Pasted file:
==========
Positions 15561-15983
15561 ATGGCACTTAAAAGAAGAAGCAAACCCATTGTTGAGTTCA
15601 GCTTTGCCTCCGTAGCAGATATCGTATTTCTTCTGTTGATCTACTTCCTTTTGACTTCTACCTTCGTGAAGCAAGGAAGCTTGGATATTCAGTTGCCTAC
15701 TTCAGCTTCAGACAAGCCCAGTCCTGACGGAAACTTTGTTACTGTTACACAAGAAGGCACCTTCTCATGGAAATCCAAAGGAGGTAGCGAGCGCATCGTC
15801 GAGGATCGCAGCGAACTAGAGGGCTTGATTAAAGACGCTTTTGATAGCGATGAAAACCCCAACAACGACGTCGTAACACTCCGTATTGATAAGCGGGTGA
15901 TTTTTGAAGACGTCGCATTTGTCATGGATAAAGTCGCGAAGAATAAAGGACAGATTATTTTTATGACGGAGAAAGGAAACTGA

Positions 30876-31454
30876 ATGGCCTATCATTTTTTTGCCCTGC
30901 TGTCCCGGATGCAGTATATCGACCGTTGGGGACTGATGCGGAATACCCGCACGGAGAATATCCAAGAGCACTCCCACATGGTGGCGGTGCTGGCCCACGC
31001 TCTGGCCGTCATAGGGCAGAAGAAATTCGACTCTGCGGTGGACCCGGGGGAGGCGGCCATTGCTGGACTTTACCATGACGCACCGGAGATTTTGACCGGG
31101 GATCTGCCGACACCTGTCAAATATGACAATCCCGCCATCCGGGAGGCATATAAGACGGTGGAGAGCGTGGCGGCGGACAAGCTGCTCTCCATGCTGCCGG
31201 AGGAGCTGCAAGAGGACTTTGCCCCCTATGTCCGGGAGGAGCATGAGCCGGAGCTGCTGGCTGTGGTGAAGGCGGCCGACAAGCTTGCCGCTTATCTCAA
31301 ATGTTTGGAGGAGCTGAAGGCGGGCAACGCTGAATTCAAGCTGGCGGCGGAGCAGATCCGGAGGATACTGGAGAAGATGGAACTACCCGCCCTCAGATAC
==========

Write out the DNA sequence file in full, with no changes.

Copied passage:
Positions 15561-15983
15561 ATGGCACTTAAAAGAAGAAGCAAACCCATTGTTGAGTTCA
15601 GCTTTGCCTCCGTAGCAGATATCGTATTTCTTCTGTTGATCTACTTCCTTTTGACTTCTACCTTCGTGAAGCAAGGAAGCTTGGATATTCAGTTGCCTAC
15701 TTCAGCTTCAGACAAGCCCAGTCCTGACGGAAACTTTGTTACTGTTACACAAGAAGGCACCTTCTCATGGAAATCCAAAGGAGGTAGCGAGCGCATCGTC
15801 GAGGATCGCAGCGAACTAGAGGGCTTGATTAAAGACGCTTTTGATAGCGATGAAAACCCCAACAACGACGTCGTAACACTCCGTATTGATAAGCGGGTGA
15901 TTTTTGAAGACGTCGCATTTGTCATGGATAAAGTCGCGAAGAATAAAGGACAGATTATTTTTATGACGGAGAAAGGAAACTGA

Positions 30876-31454
30876 ATGGCCTATCATTTTTTTGCCCTGC
30901 TGTCCCGGATGCAGTATATCGACCGTTGGGGACTGATGCGGAATACCCGCACGGAGAATATCCAAGAGCACTCCCACATGGTGGCGGTGCTGGCCCACGC
31001 TCTGGCCGTCATAGGGCAGAAGAAATTCGACTCTGCGGTGGACCCGGGGGAGGCGGCCATTGCTGGACTTTACCATGACGCACCGGAGATTTTGACCGGG
31101 GATCTGCCGACACCTGTCAAATATGACAATCCCGCCATCCGGGAGGCATATAAGACGGTGGAGAGCGTGGCGGCGGACAAGCTGCTCTCCATGCTGCCGG
31201 AGGAGCTGCAAGAGGACTTTGCCCCCTATGTCCGGGAGGAGCATGAGCCGGAGCTGCTGGCTGTGGTGAAGGCGGCCGACAAGCTTGCCGCTTATCTCAA
31301 ATGTTTGGAGGAGCTGAAGGCGGGCAACGCTGAATTCAAGCTGGCGGCGGAGCAGATCCGGAGGATACTGGAGAAGATGGAACTACCCGCCCTCAGATAC